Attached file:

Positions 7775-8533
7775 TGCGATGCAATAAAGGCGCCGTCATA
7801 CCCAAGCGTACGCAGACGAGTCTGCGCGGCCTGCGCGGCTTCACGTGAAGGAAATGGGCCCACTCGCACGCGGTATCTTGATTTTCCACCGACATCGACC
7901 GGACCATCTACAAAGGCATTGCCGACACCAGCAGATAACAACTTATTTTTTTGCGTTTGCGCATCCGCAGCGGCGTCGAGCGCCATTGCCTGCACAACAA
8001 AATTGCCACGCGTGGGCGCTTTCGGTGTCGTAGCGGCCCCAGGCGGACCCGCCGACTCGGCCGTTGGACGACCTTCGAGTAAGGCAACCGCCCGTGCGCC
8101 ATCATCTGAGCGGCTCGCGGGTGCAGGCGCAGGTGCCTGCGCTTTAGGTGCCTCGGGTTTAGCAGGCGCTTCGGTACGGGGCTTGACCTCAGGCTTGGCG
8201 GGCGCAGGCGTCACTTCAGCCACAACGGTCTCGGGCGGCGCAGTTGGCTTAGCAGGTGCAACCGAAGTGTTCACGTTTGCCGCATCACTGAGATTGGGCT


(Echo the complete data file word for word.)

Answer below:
Positions 7775-8533
7775 TGCGATGCAATAAAGGCGCCGTCATA
7801 CCCAAGCGTACGCAGACGAGTCTGCGCGGCCTGCGCGGCTTCACGTGAAGGAAATGGGCCCACTCGCACGCGGTATCTTGATTTTCCACCGACATCGACC
7901 GGACCATCTACAAAGGCATTGCCGACACCAGCAGATAACAACTTATTTTTTTGCGTTTGCGCATCCGCAGCGGCGTCGAGCGCCATTGCCTGCACAACAA
8001 AATTGCCACGCGTGGGCGCTTTCGGTGTCGTAGCGGCCCCAGGCGGACCCGCCGACTCGGCCGTTGGACGACCTTCGAGTAAGGCAACCGCCCGTGCGCC
8101 ATCATCTGAGCGGCTCGCGGGTGCAGGCGCAGGTGCCTGCGCTTTAGGTGCCTCGGGTTTAGCAGGCGCTTCGGTACGGGGCTTGACCTCAGGCTTGGCG
8201 GGCGCAGGCGTCACTTCAGCCACAACGGTCTCGGGCGGCGCAGTTGGCTTAGCAGGTGCAACCGAAGTGTTCACGTTTGCCGCATCACTGAGATTGGGCT